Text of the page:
Seasonal Affective Disorder
Is your mood changing as the seasons change?
Seasonal Affective Disorder (SAD) is a type of depression that typically occurs during the fall and winter months, with symptoms related to the change in seasons, such as reduced daylight, including low energy and mood changes.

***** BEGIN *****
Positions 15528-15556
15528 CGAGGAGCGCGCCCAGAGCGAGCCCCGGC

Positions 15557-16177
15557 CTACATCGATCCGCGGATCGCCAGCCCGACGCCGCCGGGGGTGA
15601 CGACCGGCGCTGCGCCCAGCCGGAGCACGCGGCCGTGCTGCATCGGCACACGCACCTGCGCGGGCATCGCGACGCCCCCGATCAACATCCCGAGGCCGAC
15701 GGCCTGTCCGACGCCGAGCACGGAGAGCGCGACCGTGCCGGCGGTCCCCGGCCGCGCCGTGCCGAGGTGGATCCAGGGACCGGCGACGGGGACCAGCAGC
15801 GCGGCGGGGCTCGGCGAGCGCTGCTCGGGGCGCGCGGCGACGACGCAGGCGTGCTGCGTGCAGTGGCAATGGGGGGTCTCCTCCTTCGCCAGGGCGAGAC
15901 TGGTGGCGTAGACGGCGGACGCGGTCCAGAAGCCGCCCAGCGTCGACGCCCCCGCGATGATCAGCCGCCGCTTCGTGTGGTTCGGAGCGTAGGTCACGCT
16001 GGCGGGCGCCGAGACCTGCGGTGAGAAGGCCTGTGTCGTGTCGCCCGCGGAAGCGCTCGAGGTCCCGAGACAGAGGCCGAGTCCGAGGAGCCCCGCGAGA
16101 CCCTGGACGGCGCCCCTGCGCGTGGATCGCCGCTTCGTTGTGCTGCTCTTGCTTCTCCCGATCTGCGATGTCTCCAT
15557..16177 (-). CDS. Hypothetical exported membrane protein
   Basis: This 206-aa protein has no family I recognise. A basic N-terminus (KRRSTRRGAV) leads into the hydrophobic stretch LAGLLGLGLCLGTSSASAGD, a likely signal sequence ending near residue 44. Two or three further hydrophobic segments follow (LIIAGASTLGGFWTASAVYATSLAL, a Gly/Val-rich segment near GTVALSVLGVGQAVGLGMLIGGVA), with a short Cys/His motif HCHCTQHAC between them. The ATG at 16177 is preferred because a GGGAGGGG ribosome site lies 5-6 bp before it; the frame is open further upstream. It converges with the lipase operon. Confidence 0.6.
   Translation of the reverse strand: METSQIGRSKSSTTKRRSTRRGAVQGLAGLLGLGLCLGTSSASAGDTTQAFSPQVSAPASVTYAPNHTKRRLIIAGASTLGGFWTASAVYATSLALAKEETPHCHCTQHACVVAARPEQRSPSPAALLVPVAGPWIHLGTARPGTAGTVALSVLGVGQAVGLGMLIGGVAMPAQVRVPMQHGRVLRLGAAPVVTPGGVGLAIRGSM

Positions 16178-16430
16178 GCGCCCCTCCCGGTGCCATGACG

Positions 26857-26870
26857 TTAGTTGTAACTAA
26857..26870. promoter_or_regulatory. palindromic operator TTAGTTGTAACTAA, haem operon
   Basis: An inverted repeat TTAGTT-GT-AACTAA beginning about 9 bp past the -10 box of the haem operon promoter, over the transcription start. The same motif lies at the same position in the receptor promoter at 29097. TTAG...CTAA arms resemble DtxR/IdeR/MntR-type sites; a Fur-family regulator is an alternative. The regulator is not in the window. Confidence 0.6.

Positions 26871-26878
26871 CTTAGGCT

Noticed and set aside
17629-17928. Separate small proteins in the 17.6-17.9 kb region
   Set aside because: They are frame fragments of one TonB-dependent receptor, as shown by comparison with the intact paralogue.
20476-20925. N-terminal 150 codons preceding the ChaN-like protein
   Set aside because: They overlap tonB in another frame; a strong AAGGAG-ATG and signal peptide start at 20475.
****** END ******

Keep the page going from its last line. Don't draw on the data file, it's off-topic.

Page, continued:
Seasonal Affective Disorder is a form of depression that cyclically occurs during specific seasons, most commonly in the fall and winter. It is believed to be linked to the reduced exposure to natural light during these months, leading to disruptions in the body's internal clock and neurotransmitter levels, such as serotonin. Symptoms of SAD can include low energy, persistent sadness, overeating, weight gain, oversleeping, and a general feeling of lethargy, and these symptoms tend to improve during the spring and summer. Light therapy, psychotherapy, medication, and lifestyle changes like increased exposure to natural light and regular exercise can be effective in managing and alleviating SAD symptoms, although treatment approaches should be tailored to the individual's needs and severity of the disorder. Recognizing the pattern of seasonal changes in mood and seeking professional help when necessary is vital in effectively addressing and managing Seasonal Affective Disorder.